Shillington Post 06—The Shillumni Issue

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04 // Shillumni Side Hustle 08 // Opinion: What Makes Designers Want to Teach? 14 // 12 Graduates to Follow on Instagram

18 // Shillumni Launch Events 20 // My Favourite Classroom Memory 30 // Portfolio Spotlight: Megan Dweck



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THE SHILLUMNI ISSUE Cover Artwork // Martin James Power Part-Time Teacher




You might be thinking, what on earth is Shillumni? Shillington + alumni = #Shillumni. It's a new name for our amazing graduates. Throughout 2017, we made a global effort to launch the Shillumni network, uniting 5000+ graduates worldwide. We hosted free talks and workshops across all six campuses, introduced a new hashtag to track our graduates' incredible work and created a new private Facebook Group where graduates from all over the world share job alerts and resources nearly every single day. For this sixth issue of the Post, we're tipping our hats to our amazing Shillumni —whether they graduated in 1997 or 2017. Amy Prus shares her journey from Shillington graduate to teacher and questions what makes designers want to teach. We review our free Shillumni Talk event series for graduates, featuring design legends like Debbie Millman and Adrian Shaughnessy. Six teachers recall favourite classroom memories with some humorous and heartfelt anecdotes. We ask you to grab your phones to follow 12 notable graduates on Instagram. Read all about the process behind graduate Vanille Cuvelier's winning game design 'Shillorun'. And discover the ins and outs of running a design side hustle from creator of Top Corner magazine, graduate Adam Sharratt. Happy reading! Andy Shillington Founder and CEO of Shillington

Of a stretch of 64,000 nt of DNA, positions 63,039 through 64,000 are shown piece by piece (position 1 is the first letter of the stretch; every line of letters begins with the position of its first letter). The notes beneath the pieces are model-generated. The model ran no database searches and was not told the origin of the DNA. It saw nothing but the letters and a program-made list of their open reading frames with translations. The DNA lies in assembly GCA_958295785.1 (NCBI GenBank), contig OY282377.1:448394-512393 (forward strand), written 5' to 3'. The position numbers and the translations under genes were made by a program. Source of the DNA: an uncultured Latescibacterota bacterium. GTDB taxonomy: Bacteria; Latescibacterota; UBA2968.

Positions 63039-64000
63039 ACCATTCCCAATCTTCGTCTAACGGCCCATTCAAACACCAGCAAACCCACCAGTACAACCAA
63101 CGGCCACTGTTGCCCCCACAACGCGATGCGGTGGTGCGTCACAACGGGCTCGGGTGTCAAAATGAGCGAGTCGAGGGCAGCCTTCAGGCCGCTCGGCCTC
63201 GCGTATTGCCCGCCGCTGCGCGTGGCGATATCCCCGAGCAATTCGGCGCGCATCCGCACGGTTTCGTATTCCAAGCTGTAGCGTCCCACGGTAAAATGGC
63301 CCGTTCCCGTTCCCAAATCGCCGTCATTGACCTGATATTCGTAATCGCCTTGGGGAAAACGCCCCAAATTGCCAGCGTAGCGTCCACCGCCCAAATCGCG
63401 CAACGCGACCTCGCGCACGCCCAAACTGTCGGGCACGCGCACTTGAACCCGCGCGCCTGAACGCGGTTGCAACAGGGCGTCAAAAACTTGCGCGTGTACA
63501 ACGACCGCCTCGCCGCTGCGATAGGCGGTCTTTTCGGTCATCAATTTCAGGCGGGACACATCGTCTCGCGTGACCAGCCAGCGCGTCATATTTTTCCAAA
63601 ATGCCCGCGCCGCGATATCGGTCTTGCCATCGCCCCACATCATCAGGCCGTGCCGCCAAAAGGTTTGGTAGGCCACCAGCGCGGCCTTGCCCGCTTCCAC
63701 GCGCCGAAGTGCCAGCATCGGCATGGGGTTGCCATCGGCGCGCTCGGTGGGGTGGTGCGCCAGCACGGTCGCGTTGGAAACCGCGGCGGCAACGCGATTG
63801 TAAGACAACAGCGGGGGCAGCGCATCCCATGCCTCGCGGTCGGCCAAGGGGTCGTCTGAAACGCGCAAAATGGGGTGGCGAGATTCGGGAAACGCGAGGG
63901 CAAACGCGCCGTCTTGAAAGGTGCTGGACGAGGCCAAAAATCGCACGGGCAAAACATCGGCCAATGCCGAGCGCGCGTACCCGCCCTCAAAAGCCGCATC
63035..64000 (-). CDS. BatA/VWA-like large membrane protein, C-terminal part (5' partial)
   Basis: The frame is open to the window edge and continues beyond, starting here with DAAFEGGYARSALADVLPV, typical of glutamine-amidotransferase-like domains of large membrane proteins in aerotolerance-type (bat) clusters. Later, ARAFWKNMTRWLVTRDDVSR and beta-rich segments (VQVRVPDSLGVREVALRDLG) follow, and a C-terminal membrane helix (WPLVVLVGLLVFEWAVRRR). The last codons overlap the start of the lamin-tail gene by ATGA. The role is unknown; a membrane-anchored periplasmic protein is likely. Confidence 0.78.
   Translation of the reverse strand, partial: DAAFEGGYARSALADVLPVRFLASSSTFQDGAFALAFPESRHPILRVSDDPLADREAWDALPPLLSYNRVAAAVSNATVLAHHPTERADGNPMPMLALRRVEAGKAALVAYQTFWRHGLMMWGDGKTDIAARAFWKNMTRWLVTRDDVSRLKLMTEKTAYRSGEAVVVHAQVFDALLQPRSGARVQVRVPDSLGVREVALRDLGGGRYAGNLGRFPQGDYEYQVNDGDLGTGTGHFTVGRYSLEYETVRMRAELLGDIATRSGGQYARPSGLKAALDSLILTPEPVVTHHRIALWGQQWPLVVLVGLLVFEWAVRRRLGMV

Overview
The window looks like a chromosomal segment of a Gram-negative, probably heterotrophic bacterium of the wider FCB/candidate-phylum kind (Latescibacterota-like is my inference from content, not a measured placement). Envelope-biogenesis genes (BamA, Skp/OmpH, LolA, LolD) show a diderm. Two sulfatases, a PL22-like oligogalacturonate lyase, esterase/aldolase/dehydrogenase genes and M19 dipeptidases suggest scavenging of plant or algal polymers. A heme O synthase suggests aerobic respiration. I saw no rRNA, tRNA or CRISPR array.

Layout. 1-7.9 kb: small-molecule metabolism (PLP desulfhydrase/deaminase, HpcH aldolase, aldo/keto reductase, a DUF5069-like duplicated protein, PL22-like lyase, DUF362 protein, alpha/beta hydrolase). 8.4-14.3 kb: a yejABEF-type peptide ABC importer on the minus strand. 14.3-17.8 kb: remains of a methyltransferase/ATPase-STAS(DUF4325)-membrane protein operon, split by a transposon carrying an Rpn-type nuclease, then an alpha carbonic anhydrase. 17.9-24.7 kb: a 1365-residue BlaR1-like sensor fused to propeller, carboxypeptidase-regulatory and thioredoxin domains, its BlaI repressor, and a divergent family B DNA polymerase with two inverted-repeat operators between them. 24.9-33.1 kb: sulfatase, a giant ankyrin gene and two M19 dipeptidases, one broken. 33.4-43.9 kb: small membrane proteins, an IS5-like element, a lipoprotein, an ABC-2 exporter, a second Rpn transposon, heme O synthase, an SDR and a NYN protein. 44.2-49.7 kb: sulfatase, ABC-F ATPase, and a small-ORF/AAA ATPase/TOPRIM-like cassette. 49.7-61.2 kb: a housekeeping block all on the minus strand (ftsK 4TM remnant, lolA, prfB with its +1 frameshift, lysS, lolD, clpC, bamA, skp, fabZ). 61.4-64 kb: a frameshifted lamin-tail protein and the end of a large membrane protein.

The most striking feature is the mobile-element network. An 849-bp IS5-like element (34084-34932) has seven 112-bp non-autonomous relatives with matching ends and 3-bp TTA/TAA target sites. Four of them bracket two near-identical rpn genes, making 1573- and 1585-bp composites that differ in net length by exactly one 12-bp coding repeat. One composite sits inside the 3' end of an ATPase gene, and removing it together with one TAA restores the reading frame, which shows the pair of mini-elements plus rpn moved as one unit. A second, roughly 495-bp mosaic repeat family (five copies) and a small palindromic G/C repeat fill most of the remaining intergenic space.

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We love watching our graduates go down the entrepreneurial route. Whether it be to launch stationery lines like Shillington Sydney graduate Erin Donati's company, Harley Quinn & Co. Or to mastermind a clothing and accessories line like Shillington Melbourne graduate Rachel Urquhart's 'Pony Gold'. So, when we discovered that Shillington London graduate Adam Sharratt had developed an impressive publication alongside his day job as a designer in London we jumped at the chance to find out more!

Personal projects can often be the life and soul of a graphic designer's career. An opportunity to put the commercial work on pause and rekindle what attracted you to the industry in the first place. Sometimes these personal projects, which start out as creative distractions, develop into something a bit more tangible, and gradually take on a life of their own. This is what's known as the Side Hustle. There’s no doubt about it, football and design go hand in hand. From big-scale club re-brands which spark design debates to small-scale passion projects for the fans—the design chemistry is undeniable.

the type of person to be banging on doors and getting into agencies based on talking a good game (although my poor colleagues may beg to differ!). Instead, when I found a placement I wanted to go for, I found out who the Creative Director was and sent a little package to them—a print I’d made, a well typeset CV and cover letter. I printed it on some great stock and finished it with a branded stamp I made courtesy of Blade Rubber Stamps and a mid-century paper clip from Present and Correct (a great treasure trove for any designer). Working on something like Top Corner must take you a lot of time. How do you balance it alongside your full-time designer job, without jeopardising the quality?